Beyond Meat (BYND) - Get Report shares tumbled in pre-market trading Friday after the plant-based food group posted a wider-than-expected first quarter loss as expenses piled up and restaurant sales slowed in the waning months of the coronavirus pandemic.
Beyond Meat's first quarter loss of 42 cents per share, on sales of $108.7 million, came amid tough comparables for the El Segundo, California-based group, given last year's pre-pandemic stockpiling, and were hit by rising costs for freight, marketing and new product testing.
U.S. foodservice sales fell 26% to $16.7 million, Beyond Meat said, and 44% to $10.4 million internationally. U.S. retail sales rose 27.8% to $63.8 million, while international retail sales jumped 189% to $17.2 million.
Current quarter sales were forecast between $135 million and $150 million, a 32% increase from last year's levels at the higher end of the range, but the group said it was unable to provide full-year guidance with "reasonable certainty" given the economy's current pandemic conditions.
"We spent the last year investing heavily in our business, establishing infrastructure, personnel, innovation capabilities, partnerships and product pipeline against our long-term growth and market share objectives," CEO Ethan Brown told investors on a conference call late Thursday. "Making these sizable investments during a period of serious disruption to important segments of our business impacts our operating margin and important metrics such as gross margin through higher fixed overhead."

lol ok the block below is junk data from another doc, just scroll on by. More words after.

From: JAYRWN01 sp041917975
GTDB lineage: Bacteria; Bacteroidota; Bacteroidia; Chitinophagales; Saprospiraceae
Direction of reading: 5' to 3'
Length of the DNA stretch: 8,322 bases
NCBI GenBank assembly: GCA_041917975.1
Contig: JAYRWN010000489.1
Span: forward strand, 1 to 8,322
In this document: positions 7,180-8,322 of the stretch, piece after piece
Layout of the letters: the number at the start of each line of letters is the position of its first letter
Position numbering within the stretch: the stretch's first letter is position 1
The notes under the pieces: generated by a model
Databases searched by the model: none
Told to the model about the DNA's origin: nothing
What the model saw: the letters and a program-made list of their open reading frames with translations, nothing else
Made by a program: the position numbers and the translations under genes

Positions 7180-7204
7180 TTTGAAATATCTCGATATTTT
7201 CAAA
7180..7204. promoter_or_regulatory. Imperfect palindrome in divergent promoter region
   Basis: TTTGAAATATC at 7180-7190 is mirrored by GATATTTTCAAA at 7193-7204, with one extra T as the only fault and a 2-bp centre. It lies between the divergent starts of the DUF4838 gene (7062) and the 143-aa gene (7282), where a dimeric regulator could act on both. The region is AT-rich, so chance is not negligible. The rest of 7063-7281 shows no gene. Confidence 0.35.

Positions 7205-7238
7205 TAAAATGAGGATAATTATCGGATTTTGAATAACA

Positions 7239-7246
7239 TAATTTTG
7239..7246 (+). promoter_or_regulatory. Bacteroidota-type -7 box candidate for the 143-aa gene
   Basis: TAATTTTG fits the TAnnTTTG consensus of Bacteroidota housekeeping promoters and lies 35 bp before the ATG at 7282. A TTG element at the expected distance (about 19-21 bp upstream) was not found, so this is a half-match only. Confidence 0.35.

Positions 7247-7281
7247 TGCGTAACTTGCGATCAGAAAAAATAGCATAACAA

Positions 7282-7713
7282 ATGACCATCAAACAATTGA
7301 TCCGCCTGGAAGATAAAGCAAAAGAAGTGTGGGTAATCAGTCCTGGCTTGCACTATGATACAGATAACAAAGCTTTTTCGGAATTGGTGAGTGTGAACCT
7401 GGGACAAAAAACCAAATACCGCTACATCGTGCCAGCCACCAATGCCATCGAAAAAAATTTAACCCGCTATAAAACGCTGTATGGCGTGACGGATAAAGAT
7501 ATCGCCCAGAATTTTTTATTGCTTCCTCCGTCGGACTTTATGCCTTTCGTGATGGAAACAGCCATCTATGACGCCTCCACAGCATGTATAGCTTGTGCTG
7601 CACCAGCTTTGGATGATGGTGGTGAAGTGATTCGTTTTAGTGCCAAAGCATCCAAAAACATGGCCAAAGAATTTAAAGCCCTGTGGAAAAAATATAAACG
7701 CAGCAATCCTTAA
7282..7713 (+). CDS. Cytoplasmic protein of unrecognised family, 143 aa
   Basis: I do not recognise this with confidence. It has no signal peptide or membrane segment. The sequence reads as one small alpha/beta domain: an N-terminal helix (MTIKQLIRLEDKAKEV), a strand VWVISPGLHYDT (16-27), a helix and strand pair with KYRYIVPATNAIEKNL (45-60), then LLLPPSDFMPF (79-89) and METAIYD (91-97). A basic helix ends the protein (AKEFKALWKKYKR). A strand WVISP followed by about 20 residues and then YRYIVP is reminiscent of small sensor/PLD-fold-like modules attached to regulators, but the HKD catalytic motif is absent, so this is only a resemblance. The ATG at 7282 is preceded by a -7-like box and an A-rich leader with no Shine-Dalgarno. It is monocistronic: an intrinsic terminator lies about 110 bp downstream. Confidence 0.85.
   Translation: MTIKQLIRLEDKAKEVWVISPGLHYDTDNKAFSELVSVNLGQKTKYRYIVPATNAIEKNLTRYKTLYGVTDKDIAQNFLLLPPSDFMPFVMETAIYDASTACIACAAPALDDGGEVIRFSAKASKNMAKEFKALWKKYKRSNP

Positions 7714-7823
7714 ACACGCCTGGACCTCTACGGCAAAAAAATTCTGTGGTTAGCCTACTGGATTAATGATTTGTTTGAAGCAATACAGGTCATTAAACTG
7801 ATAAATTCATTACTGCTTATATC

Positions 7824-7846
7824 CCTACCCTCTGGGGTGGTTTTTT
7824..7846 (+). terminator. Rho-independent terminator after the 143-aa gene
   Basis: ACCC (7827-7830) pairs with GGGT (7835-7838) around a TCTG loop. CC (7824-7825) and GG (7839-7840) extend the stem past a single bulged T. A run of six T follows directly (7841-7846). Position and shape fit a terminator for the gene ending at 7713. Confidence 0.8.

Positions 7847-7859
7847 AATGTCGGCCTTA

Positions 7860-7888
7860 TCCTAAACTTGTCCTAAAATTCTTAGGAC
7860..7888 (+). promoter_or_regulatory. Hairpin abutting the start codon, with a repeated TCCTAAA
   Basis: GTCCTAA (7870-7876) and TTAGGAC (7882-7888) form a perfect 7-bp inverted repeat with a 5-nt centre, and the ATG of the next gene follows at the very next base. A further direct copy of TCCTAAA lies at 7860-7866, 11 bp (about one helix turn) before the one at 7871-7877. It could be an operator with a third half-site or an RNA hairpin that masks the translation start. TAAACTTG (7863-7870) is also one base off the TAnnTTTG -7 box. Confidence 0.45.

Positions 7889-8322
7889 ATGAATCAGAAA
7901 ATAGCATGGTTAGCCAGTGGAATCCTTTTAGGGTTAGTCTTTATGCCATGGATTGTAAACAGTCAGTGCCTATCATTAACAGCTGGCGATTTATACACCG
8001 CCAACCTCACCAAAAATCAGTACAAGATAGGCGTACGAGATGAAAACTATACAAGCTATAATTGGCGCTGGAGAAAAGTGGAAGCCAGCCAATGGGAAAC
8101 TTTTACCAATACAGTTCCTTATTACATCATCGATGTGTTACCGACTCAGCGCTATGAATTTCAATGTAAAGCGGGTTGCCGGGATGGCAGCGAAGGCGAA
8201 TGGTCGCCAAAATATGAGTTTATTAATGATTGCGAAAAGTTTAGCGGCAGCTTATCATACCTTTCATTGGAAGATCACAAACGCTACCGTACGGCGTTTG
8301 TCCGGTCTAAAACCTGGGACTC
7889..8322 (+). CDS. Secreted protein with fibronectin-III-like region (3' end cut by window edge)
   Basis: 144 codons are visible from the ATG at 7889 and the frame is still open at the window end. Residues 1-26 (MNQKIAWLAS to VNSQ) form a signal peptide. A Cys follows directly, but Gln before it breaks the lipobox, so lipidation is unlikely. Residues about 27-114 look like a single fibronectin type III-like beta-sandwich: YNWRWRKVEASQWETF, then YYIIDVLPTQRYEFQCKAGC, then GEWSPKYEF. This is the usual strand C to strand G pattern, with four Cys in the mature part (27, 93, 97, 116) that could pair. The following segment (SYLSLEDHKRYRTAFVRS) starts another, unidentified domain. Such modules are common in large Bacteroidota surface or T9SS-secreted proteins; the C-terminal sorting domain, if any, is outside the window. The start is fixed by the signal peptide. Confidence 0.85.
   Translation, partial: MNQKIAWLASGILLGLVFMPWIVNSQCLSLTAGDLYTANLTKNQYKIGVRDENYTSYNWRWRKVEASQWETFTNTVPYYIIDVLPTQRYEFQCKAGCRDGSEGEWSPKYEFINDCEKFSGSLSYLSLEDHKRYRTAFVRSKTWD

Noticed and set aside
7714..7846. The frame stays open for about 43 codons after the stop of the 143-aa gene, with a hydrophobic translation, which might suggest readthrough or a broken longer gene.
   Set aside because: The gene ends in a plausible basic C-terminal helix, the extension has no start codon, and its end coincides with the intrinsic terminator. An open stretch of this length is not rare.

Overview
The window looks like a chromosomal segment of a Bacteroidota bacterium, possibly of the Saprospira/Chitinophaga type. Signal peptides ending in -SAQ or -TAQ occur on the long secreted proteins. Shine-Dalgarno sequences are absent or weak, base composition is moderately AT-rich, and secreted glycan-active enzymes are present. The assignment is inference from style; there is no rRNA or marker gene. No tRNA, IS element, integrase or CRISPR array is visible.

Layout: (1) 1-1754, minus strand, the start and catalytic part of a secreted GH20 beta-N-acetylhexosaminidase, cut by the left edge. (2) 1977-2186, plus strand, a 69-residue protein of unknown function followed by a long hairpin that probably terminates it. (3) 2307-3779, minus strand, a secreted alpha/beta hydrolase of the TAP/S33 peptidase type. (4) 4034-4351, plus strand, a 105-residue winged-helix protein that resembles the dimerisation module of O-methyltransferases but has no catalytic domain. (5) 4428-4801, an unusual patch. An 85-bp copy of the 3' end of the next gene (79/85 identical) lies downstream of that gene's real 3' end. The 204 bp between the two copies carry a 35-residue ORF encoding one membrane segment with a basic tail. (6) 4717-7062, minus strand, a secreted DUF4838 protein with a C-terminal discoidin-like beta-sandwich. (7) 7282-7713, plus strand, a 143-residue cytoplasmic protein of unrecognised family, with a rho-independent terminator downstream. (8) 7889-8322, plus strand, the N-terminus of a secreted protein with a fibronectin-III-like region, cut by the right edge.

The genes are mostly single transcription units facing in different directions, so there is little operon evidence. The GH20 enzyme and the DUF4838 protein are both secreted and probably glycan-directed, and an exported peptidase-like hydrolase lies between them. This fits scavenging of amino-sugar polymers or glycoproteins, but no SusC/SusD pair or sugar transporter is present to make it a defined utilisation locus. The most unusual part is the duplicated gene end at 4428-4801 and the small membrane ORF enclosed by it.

"These outcomes are not unexpected and are a direct result of our belief that it makes little sense to limit our ability to capture future growth due to transient pandemic conditions," he added. "We will continue to make such investments, and I'm grateful for all of our team members who work so diligently to keep building our foundation through such a tumultuous time."
Beyond Meat shares were marked 5.3% lower in early trading Friday to change hands at $112.70 each, a move that extends the stock's four-month decline to around 33%.
"Challenges in foodservice, an aggressive investment agenda, and margin headwinds continue to weigh upon profitability," said Oppenheimer analyst Rupesh Parkih, who carries a market-perform rating on the stock.
"We view Street projections as overly optimistic and would await a full reset before becoming involved in shares," he added. "We continue to be optimistic that a post COVID-19 environment coupled with recent partnerships could lead to improved fundamentals down the road, but the near term outlook remains still quite challenging."